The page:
The Legacy of Double Exposure

The technique of double exposure continues to inspire and captivate contemporary photographers. While digital software like Photoshop now allows for easy manipulation, many artists still choose to create double exposures in-camera or experiment with film and darkroom techniques.

Photographers like Dan Mountford use double exposure to create intricate and layered images. Mountford’s work often combines portraits with natural elements, resulting in visually striking and introspective compositions. By embracing the limitations of analog photography, he brings a unique and timeless quality to his art.

The Illusion of Movement: Multiple Exposures

Multiple Exposures

By capturing multiple exposures of a moving subject in a single frame, photographers were able to create the illusion of movement in their photographs. This technique was particularly popular in capturing sports, dance, and other dynamic activities. The Metropolitan Museum Of Art’s collection features stunning examples of multiple exposure photography that perfectly encapsulate the energy and spirit of the subjects.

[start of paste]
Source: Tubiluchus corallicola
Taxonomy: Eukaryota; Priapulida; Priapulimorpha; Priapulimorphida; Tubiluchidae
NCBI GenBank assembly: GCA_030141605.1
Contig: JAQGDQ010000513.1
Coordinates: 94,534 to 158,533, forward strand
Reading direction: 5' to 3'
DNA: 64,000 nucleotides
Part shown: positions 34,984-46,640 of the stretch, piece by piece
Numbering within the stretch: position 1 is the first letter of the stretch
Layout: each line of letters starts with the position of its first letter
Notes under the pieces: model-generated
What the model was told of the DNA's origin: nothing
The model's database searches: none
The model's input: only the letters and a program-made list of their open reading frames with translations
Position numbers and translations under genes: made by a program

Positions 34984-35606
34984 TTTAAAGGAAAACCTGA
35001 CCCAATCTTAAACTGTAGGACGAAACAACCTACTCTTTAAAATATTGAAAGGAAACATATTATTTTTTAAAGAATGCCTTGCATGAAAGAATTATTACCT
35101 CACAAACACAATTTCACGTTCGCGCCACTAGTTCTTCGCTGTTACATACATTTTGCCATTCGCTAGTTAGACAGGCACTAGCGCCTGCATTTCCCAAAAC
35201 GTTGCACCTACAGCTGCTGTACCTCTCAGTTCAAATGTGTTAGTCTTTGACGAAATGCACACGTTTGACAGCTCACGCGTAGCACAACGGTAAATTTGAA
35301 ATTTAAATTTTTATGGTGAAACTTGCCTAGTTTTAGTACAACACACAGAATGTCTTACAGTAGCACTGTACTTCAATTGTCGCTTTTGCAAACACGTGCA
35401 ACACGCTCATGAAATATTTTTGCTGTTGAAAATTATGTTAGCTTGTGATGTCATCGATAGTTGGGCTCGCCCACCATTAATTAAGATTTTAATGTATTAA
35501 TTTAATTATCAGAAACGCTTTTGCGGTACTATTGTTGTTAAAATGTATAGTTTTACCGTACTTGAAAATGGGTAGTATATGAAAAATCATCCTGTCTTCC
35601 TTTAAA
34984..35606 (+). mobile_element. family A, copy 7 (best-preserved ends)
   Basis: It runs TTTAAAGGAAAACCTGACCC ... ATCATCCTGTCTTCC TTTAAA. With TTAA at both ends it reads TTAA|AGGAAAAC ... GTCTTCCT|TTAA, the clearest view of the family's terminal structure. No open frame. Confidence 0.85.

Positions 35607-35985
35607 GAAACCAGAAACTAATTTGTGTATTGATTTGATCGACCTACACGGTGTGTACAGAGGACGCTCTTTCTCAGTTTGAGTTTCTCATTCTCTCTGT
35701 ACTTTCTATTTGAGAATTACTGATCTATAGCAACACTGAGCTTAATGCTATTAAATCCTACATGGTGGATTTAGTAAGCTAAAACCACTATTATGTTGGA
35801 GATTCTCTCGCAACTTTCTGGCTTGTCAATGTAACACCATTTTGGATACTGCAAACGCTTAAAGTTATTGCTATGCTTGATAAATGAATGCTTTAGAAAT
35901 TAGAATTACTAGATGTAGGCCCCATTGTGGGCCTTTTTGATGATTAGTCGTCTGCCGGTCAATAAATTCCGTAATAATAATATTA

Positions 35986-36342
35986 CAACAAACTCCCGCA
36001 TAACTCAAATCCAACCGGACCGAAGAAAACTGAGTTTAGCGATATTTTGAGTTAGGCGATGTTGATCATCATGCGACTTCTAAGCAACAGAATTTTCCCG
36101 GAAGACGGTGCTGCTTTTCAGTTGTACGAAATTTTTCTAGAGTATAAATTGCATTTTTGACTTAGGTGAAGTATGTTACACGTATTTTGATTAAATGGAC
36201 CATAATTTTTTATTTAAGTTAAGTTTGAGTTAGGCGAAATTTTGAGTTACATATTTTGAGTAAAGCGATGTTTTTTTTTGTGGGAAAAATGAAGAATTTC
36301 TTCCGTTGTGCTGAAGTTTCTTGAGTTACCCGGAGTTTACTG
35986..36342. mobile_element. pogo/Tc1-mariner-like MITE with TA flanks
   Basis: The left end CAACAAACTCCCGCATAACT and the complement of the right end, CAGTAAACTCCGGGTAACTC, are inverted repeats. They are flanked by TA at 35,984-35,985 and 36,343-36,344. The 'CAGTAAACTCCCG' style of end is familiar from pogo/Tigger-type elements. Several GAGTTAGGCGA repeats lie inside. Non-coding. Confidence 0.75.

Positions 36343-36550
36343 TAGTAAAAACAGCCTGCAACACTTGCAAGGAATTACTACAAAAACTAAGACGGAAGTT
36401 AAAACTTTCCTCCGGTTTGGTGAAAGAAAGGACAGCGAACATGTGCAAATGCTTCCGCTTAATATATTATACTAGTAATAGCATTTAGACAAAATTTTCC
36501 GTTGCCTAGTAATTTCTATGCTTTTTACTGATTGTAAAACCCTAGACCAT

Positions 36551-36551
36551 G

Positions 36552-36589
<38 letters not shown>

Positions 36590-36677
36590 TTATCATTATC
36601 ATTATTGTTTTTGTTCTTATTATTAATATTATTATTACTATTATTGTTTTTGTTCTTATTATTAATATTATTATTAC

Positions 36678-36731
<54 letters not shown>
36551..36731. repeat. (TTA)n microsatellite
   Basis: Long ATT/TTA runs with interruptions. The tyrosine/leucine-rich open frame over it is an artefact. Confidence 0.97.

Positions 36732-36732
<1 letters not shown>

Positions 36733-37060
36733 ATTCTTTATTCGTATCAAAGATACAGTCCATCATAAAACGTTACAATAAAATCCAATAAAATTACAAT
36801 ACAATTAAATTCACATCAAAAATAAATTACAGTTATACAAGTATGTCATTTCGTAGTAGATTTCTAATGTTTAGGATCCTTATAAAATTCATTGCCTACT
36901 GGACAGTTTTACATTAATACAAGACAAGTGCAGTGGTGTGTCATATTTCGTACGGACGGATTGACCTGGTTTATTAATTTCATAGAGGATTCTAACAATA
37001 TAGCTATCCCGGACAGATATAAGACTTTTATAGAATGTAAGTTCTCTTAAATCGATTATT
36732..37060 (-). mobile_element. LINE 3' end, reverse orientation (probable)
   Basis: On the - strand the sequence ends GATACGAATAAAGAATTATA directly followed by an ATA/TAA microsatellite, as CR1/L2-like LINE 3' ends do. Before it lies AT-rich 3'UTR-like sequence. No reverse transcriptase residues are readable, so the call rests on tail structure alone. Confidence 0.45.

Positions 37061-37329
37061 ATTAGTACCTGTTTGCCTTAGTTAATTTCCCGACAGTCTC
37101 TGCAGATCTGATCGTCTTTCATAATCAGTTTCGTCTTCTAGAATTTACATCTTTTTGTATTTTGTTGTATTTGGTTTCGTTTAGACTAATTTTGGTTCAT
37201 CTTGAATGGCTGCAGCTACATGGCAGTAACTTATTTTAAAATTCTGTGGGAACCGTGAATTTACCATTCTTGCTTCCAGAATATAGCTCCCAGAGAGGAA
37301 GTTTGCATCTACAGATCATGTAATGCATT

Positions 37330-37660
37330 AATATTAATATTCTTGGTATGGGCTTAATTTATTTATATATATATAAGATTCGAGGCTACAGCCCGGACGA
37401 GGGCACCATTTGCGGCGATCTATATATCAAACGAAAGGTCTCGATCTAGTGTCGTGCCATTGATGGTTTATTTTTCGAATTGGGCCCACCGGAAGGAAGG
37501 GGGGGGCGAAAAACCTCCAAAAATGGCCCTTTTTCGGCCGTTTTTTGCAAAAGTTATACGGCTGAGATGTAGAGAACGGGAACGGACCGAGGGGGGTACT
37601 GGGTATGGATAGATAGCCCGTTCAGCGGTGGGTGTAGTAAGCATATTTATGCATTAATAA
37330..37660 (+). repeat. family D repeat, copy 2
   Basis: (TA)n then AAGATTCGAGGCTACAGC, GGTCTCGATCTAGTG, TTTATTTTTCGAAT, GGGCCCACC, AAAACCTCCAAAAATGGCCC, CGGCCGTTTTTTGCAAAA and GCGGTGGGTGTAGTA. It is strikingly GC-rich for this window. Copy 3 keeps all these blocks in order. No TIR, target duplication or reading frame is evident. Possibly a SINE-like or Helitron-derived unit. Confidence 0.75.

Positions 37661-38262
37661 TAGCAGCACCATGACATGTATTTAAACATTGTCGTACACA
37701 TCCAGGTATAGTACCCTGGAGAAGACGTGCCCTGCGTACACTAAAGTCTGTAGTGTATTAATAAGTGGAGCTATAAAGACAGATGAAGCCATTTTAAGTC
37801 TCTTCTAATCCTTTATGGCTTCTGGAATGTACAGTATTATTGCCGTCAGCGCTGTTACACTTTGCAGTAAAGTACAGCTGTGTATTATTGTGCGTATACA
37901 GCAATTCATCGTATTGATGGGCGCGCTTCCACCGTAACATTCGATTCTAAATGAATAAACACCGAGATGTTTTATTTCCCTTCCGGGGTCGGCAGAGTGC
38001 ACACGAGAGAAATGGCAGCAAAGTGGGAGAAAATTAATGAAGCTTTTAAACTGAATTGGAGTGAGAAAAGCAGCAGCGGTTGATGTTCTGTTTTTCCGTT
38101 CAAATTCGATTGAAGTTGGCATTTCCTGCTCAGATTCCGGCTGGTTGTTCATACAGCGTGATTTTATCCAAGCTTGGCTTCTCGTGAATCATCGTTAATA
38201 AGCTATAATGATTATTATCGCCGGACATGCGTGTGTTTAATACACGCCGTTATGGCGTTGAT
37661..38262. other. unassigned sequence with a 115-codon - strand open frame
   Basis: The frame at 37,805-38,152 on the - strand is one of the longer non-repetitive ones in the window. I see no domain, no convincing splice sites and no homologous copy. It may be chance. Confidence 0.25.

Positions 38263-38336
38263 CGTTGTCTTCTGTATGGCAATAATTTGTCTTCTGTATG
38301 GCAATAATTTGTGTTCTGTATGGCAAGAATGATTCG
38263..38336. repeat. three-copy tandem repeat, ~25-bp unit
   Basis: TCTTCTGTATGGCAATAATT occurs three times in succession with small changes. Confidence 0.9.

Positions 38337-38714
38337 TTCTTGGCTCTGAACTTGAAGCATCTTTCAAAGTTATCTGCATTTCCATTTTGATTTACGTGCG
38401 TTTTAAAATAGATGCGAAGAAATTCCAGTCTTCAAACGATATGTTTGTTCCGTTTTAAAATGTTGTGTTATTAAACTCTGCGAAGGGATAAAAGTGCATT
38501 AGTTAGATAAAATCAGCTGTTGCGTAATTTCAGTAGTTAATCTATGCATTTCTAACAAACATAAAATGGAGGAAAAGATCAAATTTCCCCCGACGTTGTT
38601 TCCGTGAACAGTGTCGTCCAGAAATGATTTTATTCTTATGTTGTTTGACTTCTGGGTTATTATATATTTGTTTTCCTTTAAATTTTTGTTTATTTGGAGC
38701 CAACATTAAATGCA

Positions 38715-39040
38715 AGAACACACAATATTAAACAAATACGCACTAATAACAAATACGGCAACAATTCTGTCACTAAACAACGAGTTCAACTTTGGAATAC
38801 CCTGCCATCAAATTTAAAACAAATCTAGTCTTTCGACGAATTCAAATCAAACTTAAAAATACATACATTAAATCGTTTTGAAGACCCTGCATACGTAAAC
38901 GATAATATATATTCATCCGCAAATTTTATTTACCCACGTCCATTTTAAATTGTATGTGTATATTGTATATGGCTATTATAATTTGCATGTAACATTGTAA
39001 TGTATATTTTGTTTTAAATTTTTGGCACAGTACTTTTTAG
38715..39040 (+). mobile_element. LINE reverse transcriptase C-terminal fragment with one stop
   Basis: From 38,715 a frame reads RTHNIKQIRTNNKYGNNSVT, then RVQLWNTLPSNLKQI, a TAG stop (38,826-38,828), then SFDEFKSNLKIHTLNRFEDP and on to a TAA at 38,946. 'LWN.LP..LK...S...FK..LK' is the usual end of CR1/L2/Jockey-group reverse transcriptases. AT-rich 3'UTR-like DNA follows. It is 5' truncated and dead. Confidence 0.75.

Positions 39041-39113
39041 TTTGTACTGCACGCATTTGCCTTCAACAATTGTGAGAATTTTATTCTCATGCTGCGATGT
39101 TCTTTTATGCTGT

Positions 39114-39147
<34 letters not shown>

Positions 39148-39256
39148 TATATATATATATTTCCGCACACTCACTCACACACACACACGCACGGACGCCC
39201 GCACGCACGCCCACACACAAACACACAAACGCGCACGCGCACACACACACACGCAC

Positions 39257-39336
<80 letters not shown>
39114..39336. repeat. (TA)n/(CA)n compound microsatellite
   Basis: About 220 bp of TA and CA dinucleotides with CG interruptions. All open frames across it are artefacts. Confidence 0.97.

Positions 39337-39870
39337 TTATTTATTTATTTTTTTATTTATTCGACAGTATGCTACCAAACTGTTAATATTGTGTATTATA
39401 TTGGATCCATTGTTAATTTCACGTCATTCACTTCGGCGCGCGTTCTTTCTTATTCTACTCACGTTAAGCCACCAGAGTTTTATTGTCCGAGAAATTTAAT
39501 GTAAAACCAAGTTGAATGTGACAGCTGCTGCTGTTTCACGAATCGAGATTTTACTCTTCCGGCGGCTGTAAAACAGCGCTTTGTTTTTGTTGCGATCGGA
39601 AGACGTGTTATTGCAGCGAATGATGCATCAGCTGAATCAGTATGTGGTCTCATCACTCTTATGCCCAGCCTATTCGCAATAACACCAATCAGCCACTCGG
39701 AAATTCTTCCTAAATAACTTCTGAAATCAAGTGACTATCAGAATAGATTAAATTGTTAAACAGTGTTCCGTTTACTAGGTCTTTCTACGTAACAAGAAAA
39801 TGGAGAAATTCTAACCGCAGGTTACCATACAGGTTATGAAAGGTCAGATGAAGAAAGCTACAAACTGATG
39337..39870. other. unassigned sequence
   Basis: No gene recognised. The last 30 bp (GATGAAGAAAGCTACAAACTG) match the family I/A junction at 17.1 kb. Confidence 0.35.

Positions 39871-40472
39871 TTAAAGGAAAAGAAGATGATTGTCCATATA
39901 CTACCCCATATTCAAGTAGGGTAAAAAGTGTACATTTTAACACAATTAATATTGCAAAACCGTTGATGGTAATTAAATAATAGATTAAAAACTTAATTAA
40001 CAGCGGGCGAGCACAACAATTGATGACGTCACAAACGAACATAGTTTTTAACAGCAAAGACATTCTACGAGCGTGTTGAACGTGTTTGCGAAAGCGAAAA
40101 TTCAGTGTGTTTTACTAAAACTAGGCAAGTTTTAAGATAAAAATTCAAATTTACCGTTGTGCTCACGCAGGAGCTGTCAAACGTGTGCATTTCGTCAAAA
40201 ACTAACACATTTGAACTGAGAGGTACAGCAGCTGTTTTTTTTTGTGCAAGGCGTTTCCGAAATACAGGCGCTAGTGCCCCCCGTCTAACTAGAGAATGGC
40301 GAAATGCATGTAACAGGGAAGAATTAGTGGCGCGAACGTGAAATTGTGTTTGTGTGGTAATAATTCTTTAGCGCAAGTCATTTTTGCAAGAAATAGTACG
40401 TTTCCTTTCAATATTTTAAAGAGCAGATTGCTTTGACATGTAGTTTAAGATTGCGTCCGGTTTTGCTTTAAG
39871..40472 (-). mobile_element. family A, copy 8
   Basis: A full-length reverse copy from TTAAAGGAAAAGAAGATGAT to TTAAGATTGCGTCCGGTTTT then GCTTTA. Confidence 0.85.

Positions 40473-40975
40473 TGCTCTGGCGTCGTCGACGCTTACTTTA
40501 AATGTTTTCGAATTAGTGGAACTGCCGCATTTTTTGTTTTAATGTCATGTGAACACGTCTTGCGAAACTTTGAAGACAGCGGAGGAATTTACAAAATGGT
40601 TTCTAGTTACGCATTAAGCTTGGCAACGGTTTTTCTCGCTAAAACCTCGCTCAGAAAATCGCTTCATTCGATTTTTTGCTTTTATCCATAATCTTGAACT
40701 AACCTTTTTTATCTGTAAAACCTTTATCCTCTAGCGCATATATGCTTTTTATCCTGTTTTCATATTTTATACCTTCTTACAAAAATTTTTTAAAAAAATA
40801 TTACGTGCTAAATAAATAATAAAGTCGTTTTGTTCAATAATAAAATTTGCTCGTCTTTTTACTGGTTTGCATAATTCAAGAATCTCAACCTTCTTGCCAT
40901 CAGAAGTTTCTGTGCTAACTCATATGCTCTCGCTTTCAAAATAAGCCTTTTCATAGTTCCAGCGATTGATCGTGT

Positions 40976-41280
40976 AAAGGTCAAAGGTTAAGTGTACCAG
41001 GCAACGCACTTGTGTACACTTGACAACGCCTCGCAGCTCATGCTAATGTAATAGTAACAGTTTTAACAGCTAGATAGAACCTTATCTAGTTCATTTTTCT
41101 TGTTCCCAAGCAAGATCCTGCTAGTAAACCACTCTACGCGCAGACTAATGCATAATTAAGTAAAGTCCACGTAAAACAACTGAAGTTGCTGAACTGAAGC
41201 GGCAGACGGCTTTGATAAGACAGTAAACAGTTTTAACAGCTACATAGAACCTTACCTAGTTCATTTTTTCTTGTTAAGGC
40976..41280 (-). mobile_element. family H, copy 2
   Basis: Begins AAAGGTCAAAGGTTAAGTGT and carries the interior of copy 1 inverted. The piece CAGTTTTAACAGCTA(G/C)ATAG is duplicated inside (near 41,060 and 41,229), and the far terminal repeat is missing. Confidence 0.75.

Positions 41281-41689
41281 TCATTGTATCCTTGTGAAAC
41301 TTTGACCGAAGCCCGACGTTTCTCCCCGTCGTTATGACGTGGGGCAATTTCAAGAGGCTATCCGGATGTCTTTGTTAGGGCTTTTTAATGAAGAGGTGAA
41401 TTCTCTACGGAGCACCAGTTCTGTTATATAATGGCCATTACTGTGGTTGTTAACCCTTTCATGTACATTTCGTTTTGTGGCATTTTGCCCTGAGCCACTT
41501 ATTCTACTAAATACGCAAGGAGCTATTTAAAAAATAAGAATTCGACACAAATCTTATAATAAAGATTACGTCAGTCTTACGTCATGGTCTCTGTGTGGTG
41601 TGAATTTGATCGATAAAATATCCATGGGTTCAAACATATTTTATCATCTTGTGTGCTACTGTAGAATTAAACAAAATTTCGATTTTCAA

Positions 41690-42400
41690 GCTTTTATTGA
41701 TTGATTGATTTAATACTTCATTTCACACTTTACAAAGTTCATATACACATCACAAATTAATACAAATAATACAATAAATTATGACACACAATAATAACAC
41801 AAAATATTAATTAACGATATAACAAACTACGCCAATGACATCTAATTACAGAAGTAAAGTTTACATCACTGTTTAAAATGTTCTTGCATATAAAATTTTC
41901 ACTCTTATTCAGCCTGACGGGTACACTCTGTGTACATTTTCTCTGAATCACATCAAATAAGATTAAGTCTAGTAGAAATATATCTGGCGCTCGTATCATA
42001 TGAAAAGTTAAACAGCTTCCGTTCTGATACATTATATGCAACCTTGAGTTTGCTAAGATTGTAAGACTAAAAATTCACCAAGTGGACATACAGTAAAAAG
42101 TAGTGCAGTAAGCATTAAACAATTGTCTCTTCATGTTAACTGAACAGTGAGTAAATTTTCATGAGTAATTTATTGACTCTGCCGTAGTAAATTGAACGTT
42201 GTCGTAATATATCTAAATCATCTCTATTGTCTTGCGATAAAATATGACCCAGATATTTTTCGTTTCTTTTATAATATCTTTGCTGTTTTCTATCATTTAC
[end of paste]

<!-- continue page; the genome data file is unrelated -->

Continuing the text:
One notable example of multiple exposure photography is “Man Descending a Staircase” by Harold Edgerton (1952). Edgerton, a pioneer in high-speed photography, used multiple exposures to capture the different stages of a man descending a staircase. The resulting image showcases the fluidity of motion and freezes a moment in time that would otherwise be imperceptible to the human eye.

The Technical Process